I had an awesome chicken salad in an avocado during one of my business trips. It was midnight when I got to my hotel and the only option for food was take out from a nearby deli. And I was very happily surprised by the chicken salad in an avocado dish. I’ve raved about that dish for a while now.
Today my awesome guy surprised me with this for lunch.
And yes, I know I need a lot of practice before I become a professional food photographer. Frank says I also need to write down what’s in the foods I enjoy. He seems to think it’s important to know if there were apples or jalapenos in the salad.
Not only was the thought awesome – it made me feel cared for – but the dish was delicious.
A month ago I set a goal for myself: no sweets nor alcohol for 30 days. In this post I'm primarily going to discuss the sweets part. I'll address the alcohol part in another post.
How did I do? I did excellent sticking to my goal. (That doesn't mean I felt excellent just that I stuck to my goal well.) I did quit the alcohol part on day 25 for Superbowl weekend. But I didn't have any sweets, not even a bite of birthday cake, for the entire 30 days.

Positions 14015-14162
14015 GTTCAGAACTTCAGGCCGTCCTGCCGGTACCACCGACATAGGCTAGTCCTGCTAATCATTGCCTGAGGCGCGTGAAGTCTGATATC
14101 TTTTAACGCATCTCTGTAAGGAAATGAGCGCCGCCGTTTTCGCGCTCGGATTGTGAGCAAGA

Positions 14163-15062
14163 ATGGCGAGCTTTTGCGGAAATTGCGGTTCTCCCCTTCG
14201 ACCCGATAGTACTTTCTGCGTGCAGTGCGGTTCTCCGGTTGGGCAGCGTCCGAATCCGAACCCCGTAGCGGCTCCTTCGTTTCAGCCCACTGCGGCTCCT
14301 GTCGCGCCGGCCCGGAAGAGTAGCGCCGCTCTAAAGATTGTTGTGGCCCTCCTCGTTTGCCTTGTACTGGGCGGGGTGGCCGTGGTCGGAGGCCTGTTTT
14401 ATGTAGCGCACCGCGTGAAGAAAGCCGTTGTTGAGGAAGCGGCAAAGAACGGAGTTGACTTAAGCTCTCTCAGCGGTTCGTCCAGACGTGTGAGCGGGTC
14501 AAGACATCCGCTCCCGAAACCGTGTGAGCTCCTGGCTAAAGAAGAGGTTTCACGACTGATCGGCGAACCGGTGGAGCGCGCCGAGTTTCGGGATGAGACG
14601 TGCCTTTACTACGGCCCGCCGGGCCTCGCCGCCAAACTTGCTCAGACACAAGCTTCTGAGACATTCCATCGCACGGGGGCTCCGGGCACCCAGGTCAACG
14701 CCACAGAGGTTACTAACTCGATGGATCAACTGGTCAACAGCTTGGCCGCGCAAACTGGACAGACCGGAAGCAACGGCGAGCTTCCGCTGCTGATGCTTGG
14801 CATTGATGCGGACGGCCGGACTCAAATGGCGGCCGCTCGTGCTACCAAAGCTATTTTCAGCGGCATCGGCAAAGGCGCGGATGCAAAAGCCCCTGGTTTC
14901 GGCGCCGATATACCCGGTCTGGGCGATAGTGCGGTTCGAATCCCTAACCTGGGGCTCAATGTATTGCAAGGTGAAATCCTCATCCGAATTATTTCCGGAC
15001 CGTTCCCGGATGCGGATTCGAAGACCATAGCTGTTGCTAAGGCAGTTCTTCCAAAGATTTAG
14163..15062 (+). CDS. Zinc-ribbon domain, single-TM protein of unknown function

Best side effect? The whole family is eating better. I have been buying a bunch of fruit to take care of sweet cravings and the whole family has been loving it. We've discovered that our 3 year old will eat all of his dinner, including spinach salad and broccoli, just to get an apple or some grapes!
Did you feel different? Not really. I was really hoping that I'd feel different, i.e. better, if I ate less sweets. Other than craving sweets every day, for the most part I felt the same. With one exception – on day 3 I felt miserable. My whole body ached. I have no idea if that was from giving up sweets or alcohol or if I had a one day flu. Thank goodness it was over in a day.
Did you ever get over craving sweets? Not really, I had one day where I did not crave sweets – day 12. It lasted only a day. And the last week was better – I didn't crave sweets, I just really wanted some. It makes me think I'm still addicted and perhaps I should continue with the no sweets for a while longer.
How did you cope with the cravings? I ate a ton of fruit for the first 5 days. After that I just ignored them. (Or complained about them on identica, twitter and Facebook. 🙂 I also drank a lot of carbonated water.